The message claimed the airline was offering two free tickets to everyone to celebrate their 25th anniversary. The forward was accompanied by a link that directed people to the page supposedly offering the free tickets. However, before giving away the tickets, the page asked visitors to take a survey and also forward the same message to 20 of their friends. Sound suspicious?
Just like there are no free lunches in life, there are no free airline tickets either.
Like many similar messages in the past, this too was fake.
On Wednesday morning, the airline clarified on the viral message.
#FakeAlert There's a fake link being circulated regarding ticket giveaways for our 25th Anniversary. This is not an official contest/giveaway and we advise caution. Genuine contests & giveaways are hosted only on our verified social media accounts, indicated with a blue tick. pic.twitter.com/NvJrFaq3aL— Jet Airways (@jetairways) May 23, 2018
In fact, a closer look at the URL would reveal how the word "airways" in the link was spelt with a special character replacing the letter 'i' - which many perhaps missed.
I got this message for the whole day......and tired of replying them....few claimed to have got the tickets pic.twitter.com/BOpFRJJALM— sayan nath (@sayanna98791015) May 23, 2018
Usually I don't have the habit of responding to such messages, but I did to this because I received the message from a reliable friend. While trying I could know that it was fake. The company should find out the person or persons behind it.— Anandakrishnan.L (@Anandak52845202) May 23, 2018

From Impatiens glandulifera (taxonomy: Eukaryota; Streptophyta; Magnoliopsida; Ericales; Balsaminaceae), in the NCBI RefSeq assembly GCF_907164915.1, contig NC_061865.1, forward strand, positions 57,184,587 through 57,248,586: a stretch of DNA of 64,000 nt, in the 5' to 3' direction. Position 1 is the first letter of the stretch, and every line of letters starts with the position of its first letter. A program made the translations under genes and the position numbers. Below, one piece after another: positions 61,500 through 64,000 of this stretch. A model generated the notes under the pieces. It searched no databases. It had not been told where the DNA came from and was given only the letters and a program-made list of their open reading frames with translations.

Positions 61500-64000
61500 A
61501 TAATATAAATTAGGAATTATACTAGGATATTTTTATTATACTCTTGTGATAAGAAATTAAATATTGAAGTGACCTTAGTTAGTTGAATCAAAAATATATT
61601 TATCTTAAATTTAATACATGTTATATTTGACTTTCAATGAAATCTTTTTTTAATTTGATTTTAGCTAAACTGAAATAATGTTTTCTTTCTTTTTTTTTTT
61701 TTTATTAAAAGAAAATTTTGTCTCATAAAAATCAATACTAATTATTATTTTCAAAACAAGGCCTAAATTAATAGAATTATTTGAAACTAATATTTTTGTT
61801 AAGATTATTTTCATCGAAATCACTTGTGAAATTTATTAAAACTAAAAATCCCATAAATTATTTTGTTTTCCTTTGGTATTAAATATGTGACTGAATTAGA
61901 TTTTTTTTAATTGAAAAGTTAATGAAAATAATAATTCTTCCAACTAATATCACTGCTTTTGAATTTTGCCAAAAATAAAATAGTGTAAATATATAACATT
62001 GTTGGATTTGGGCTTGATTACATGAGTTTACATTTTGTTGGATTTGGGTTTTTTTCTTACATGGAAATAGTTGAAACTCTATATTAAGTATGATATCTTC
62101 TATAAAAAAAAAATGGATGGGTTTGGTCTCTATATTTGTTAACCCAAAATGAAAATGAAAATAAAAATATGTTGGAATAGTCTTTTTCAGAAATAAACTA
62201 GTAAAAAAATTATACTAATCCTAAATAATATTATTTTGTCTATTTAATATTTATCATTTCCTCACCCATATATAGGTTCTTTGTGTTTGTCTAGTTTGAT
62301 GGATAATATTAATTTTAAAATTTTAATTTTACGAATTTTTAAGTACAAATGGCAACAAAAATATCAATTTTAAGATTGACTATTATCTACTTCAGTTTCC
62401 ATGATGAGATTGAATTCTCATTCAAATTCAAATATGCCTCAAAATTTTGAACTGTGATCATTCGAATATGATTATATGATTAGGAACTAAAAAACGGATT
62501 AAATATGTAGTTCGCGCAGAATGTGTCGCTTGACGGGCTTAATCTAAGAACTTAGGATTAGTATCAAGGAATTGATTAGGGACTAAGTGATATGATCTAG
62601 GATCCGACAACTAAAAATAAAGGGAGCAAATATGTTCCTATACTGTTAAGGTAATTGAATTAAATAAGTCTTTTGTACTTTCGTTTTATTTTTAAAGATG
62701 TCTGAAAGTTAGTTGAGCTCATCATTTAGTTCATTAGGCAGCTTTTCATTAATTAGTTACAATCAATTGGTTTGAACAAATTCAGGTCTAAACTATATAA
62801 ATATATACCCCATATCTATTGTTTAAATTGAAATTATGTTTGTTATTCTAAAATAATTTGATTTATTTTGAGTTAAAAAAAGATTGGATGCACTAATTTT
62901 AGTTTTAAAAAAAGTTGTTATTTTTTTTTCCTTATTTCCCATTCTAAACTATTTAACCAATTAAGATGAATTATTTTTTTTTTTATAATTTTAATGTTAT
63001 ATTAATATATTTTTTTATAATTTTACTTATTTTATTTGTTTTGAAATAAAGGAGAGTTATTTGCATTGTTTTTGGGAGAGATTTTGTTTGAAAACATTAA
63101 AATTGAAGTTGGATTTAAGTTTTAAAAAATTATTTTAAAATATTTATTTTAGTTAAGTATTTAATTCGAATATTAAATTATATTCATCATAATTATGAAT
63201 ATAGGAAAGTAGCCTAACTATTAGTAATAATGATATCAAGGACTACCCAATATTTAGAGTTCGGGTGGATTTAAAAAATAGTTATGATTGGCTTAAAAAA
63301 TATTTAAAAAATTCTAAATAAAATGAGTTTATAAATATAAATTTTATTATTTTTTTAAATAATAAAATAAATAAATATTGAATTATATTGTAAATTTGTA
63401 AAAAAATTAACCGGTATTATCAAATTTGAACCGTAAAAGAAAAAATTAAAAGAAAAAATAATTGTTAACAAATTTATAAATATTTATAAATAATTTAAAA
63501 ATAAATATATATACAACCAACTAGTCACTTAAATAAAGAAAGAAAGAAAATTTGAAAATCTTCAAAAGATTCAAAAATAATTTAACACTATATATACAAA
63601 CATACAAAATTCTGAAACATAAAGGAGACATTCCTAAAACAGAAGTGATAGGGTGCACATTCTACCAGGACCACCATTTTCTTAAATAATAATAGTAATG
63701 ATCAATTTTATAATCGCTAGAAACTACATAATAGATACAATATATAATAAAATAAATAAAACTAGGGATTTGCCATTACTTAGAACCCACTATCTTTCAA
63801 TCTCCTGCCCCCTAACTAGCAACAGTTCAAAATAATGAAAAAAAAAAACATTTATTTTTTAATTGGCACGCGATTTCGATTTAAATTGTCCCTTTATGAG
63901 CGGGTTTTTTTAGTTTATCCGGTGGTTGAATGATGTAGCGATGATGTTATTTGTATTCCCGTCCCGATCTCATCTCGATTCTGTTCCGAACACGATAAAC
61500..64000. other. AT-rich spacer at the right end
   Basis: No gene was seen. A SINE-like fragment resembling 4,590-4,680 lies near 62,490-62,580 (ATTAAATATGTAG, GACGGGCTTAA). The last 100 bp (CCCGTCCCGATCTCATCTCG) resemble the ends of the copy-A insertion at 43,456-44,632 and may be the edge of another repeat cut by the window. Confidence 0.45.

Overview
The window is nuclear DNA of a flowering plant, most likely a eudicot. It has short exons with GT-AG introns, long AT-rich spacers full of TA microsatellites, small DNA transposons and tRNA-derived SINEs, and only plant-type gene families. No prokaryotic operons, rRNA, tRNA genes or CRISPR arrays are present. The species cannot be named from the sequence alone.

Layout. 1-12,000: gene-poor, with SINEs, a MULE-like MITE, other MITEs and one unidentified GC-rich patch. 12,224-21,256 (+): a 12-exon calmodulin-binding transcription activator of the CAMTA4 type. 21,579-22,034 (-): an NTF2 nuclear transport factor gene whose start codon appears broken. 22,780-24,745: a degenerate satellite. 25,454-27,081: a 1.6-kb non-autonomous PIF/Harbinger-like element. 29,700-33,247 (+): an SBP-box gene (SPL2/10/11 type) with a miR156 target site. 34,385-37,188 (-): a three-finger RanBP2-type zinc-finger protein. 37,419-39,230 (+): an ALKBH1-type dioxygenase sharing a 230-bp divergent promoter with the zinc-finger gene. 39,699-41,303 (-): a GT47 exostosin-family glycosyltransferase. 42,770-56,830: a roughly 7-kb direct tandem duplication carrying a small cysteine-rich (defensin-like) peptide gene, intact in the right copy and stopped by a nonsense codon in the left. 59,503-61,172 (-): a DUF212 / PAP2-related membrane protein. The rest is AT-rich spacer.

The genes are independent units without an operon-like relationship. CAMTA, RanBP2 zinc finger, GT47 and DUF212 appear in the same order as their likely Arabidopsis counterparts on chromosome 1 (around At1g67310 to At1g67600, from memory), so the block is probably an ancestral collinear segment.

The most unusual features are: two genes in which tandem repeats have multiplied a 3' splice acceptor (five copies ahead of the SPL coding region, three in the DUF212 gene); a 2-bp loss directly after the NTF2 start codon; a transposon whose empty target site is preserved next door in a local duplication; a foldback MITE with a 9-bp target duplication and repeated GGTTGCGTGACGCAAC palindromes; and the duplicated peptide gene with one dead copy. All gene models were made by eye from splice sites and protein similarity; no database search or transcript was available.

Fake WhatsApp forwards in the past have fooled many, including Union Minister Babul Supriyo who fell for one last year. Mr Supriyo took to Twitter to share a message that declared January 1, 2018, to be a Sunday. The message claimed that February 2, March 3 and every date corresponding with the number of the month so on would be a Sunday in 2018. A quick glance at a calendar showed it was anything but true.
In their previous avatar, WhatsApp forwards came as spam mails, the most (in)famous one being the Nigerian king dying to transfer millions to your bank account. The phishing scam, quite common during the 2000's, has been debunked several times by experts and even Microsoft founder Bill Gates.Click for more trending news